By now, the leaked “47%” comments from Romney have been covered extensively by our 24-hour news cycle. The majority of such coverage has ultimately been devoid of rich meaning or deconstruction as the commentary has wavered between “cold, hard truth” or “insensitive and out of touch,” depending on the source.
What such comments fail to acknowledge is that as grotesque and misguided as Romney’s candor was, it will not be the final straw in his bid for presidency precisely because his sentiments play into a fundamental delusion embedded in American culture and magnified by Republicans in particular—namely, that the strongest (if not only) influence on whether or not one obtains wealth in this country is based on their will and effort. The rich are heralded as self-disciplined hard workers, while the poor are demonized as lazy freeloaders. Very little attention is paid to forces outside of one’s immediate control, such as the larger culture and society one is socialized in, that significantly impacts economic opportunity and upward mobility (or not).
Don’t get me wrong—of course individual initiative and effort and hard work matters. But, the issue of socioeconomic status in this culture is far more complex than personality. A host of situational and cultural factors significantly impact economic mobility, prowess and socioeconomic status, such as but not exclusive to the wealth (or not) that one is born into, being raised in a two parent versus single-parent home, one’s neighborhood of enculturation, access to resources such as education and other significant socializing agents, government regulations and incentives (or lack thereof), access to healthcare, etc. Not to mention the equally significant and often insidious effects based on one’s race, gender, sexual orientation and/or ethnicity. Oh yeah, and a whole host of other intangibles such has luck, timing, etc.
But when it comes to attributions of wealth in our culture, all of these considerations are dismissed (particularly by Republicans) in favor of the all mighty individual/personality that is heralded as one’s strength or peril, depending on the person’s economic status. In fact, even in a post-Occupy Wall Street culture the majority of Americans (58%) still agree with the statement that “the rich deserve their wealth” (Bellafante, 2012). This is in opposition to the French and British, for instance, the majority of which reject such a statement when surveyed.
Romney has revealed who he is and who he plans on advocating for if he becomes the next President of this country. Voters will soon have to decide if they want to endorse his narrative of the sole factor that makes (or breaks) wealth in this country. And sure, there is a certain appeal to his message—after all don’t we all want to think that we have control over whether or not we will achieve the American dream? Nobody wants to acknowledge that forces outside of themselves may be impacting their personal success. But guess what? Most of us aren't going to become the next millionaires, and you know what? In most cases we can't blame ourselves for lack of trying.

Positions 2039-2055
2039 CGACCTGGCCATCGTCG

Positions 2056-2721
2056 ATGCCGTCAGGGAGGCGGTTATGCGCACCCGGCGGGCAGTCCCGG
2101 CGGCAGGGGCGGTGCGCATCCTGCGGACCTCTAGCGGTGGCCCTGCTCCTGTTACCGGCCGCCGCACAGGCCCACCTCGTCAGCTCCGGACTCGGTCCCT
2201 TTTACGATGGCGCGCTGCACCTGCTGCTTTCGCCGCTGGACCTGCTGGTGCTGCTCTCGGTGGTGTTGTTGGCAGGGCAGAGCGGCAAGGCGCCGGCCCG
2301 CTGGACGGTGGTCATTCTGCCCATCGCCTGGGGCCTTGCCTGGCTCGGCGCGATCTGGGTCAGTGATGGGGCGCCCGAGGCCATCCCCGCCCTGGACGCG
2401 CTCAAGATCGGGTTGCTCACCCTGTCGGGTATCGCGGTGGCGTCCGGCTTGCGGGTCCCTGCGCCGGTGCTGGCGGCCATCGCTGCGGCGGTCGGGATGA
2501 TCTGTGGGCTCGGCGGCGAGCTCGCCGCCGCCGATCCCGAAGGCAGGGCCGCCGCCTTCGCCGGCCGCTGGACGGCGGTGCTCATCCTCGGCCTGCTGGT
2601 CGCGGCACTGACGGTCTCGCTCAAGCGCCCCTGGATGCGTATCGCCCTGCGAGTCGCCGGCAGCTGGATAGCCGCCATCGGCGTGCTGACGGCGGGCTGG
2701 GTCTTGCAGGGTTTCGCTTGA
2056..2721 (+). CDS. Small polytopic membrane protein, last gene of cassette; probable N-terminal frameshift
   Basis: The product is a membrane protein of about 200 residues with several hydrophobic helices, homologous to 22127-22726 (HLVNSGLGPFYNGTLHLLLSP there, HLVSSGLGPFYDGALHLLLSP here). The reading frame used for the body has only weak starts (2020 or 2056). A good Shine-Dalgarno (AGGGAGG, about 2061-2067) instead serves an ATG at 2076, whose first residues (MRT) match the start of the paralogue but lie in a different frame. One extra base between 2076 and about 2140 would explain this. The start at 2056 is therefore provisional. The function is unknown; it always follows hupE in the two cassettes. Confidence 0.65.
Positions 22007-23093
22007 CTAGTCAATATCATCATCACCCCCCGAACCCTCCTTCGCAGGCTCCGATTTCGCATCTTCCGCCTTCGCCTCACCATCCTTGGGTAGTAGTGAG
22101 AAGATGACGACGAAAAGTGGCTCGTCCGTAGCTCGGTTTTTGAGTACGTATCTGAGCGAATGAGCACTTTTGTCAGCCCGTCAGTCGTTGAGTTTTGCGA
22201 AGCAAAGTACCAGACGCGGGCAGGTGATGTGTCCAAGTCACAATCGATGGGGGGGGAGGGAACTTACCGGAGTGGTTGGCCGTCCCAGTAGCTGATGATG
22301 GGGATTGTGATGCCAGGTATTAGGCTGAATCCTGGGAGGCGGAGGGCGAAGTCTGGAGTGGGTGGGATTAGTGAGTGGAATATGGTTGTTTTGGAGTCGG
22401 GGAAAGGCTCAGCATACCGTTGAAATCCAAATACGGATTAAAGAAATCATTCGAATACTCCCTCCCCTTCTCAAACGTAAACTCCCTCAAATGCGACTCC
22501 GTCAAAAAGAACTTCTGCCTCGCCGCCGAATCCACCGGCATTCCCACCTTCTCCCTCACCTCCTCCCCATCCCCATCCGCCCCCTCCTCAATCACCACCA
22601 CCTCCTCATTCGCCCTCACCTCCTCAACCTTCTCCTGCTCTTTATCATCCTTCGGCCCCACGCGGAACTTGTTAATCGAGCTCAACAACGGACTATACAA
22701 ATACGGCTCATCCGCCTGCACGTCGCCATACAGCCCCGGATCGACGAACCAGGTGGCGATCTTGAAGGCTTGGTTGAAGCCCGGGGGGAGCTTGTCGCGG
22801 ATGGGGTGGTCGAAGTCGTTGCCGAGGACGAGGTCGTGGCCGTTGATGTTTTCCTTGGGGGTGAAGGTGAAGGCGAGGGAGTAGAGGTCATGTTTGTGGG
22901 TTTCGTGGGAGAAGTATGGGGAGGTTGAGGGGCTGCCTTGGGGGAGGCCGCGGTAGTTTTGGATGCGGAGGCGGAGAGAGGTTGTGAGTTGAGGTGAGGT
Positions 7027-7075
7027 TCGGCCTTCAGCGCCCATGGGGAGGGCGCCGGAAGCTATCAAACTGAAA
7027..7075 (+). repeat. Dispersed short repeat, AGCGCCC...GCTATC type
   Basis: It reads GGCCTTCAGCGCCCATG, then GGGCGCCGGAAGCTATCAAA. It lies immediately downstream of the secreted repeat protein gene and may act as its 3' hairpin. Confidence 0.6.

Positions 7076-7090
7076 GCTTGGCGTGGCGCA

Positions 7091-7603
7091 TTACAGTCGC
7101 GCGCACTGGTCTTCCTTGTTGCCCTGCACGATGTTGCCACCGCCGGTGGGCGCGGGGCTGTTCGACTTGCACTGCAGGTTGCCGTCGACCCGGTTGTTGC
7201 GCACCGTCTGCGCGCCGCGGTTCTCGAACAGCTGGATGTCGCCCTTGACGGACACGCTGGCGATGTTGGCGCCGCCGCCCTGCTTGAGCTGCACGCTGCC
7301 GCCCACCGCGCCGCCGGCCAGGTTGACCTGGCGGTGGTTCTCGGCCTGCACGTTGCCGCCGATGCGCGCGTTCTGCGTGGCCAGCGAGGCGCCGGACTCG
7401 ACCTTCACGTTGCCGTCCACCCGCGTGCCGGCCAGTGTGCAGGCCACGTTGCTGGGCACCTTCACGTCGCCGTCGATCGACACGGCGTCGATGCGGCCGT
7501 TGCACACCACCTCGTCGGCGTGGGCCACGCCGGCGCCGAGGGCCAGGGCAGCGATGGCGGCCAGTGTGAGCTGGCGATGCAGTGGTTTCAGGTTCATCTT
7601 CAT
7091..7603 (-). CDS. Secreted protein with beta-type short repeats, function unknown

As the parents of immigrants who came to this country and who left everything they knew so that they could give their children greater opportunities than they had, I believe in the American dream. In fact, my entire family embodies it. However, despite the fact that I have spent years in school and worked hard to gain my degrees and become a professional, I understand that I may not ever make those millions. This isn't a deficit of character on my part, or my parents'. And I would never be so arrogant as to claim that my successes have been the sole product of my individual personality and achievement, because they have not--they never are. Moreover, I also understand that despite my hard work and my parents' sacrifices, I may not make those millions but countless others with perhaps less talent or credentials might (Snooki, anyone?). And that's okay, too, because the essence of the American dream is that there is more than one way to achieve success in this country, and that everyone has a chance.
Research and history dictates that socioeconomic status is far more complex than just individual will, and that no man is an island. We all need guidance and cooperation from our communities to achieve greater things, and yes, even government intervention, whether on a basic infrastructure level or on a larger scale in terms of fair regulations and oversight, to aid in the completion of our economic aspirations. Here’s hoping that voters in November are able to face this cold harsh truth about reality when they make their choice.
Bellafante, G. (2012, September 23, 2012). As Rich as the Devil, but No Gordon Gekko. The New York Times, New York section, 29.